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Discussion Starter · #1 ·
Hey there, I need some advice with any information you guys can give me related to VBACing. The complicating factor is that my SIL is diabetic (type 1). With her son (who is now 4) she was induced at 39 weeks with cervadil and pitocin, had an epidural, got to 10cm and he didn't descend fully after pushing for 1.5 hours for whatever reason... they decided to do the c/s. He was a very big baby though, at 9.5 lbs, but from the way she's built (tall, classic hourglass figure, etc.) I would think she could easily deliver a decent sized baby with the right support. After her ob performed the u/s, she mentioned that my SIL has an adaquate pelvis for an average child and I want to help her believe that pushing in a more ideal position she can birth an even larger child...

The main concern of mine is the induction. She would like to go as natural as possible this time, but she's worried about having to be induced at 39 weeks again if she hasn't gone into labour by that time. I know it's not a good idea to induce for a "big baby" but given the fact that her son was already 9.5lbs at 39 weeks?

Also, does anyone have any statistics regarding diabetic mothers (especially type 1) and the dangers of going to term and beyond for the baby (I've read there's increased risk of calcification of the placenta among other things, but I want to know exactly what sort of risk).

She's not worried about the VBAC part of it... and since I'm training for my VBAC in May I already have tons of info on that. It's the diabetes we need some help with...

Thanks for anything you can give me!
 

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Unfortunately, I believe that a lot of the research governing management protocols for diabetic pregnant women is outdated and comes from a time when glucose management during pregnancy was not nearly as good, on average, as it is today. However, I did turn up this journal abstract, which may be of some help. (The full article, as far as I can tell, isn't available online, or at least not for free, but you can probably score a copy at a medical library or through Medscape).

Quote:
J Matern Fetal Neonatal Med. 2002; 12(6):438-41 (ISSN: 1476-7058)

Sacks DA; Sacks A
Division of Maternal-Fetal Medicine, Department of Obstetrics and Gynecology, Kaiser Foundation Hospital, Bellflower, California 90706, USA.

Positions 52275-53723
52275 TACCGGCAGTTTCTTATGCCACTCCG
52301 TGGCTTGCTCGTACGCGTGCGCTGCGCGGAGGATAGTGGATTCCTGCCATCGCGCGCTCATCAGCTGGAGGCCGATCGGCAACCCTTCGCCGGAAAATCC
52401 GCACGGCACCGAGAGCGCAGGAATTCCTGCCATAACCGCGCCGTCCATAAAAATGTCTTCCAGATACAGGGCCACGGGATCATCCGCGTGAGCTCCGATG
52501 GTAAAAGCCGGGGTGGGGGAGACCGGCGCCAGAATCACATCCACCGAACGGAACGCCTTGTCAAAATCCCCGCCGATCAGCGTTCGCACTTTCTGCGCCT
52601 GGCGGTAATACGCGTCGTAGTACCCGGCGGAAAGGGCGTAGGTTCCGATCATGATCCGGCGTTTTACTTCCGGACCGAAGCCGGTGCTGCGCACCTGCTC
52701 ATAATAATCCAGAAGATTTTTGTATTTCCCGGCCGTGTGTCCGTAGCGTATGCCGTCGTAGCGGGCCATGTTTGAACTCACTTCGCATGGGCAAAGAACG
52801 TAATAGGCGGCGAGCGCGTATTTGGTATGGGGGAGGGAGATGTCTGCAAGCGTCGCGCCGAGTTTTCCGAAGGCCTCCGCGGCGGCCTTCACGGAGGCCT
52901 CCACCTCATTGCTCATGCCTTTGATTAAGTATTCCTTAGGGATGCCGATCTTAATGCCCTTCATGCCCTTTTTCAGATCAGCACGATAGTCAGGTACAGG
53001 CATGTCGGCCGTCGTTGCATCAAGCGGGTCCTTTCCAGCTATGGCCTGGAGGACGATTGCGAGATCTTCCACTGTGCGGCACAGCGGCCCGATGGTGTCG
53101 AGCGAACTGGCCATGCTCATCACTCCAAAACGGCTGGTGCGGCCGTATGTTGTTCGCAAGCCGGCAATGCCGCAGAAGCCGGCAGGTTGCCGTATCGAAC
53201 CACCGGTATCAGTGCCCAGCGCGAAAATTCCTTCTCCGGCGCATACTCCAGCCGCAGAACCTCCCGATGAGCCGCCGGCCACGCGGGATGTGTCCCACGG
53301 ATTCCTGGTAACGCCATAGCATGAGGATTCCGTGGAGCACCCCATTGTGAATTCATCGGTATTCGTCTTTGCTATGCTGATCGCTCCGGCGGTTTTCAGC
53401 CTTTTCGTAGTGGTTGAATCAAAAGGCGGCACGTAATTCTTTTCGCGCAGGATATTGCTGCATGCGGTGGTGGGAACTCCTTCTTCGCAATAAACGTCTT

Reasons for inducing labor at term in pregnancies complicated by diabetes include the avoidance of fetal demise and the prevention of excessive fetal growth and its concomitant conditions, shoulder dystocia and Cesarean delivery. Objectively evaluating the risks and benefits of labor induction is potentially confounded by the status of the cervix at the time of initiation of induction, early determination of an arrest disorder and physician bias toward Cesarean delivery for women who have diabetes. In non-diabetic women, incorporating estimates of fetal weight in deciding the route of delivery has not diminished the incidence of shoulder dystocia, and may have increased the incidence of Cesarean deliveries. Currently available evidence suggests that, while induction of labor for women who have diabetes may not carry much maternal or fetal risk, the benefit of this procedure is unclear.
 

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Quote:

Originally Posted by mum2James&Bean View Post
It's the diabetes we need some help with...

Thanks for anything you can give me!
California has a program called "Sweet Success". Goggling it should get you lots of info! Hope that helps and good luck to both of you!
 

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Discussion Starter · #4 ·
Hmmm... so I guess by the lack of interest in this thread that maybe no one has an opinion on this huh? That really sucks
I guess you guys probably don't deal with a lot of high risk patients, so I can understand not having a lot of info on this. Gonna bump anyway just in case someone sees this who didn't notice earlier!

Thanks Jan & Feminist~mama!
 

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Got your PM

I don't have a lot of good info on Type 1 diabetics. You might try ~pi - she has posted quite a bit about her pregnancy and birth as a type 1 and has done a lot of research.
Type 1 does carry more risk, but as JanB mentions, many studies were done before tight glucose control as is used now and it is hard to know how to interpret them now.
 
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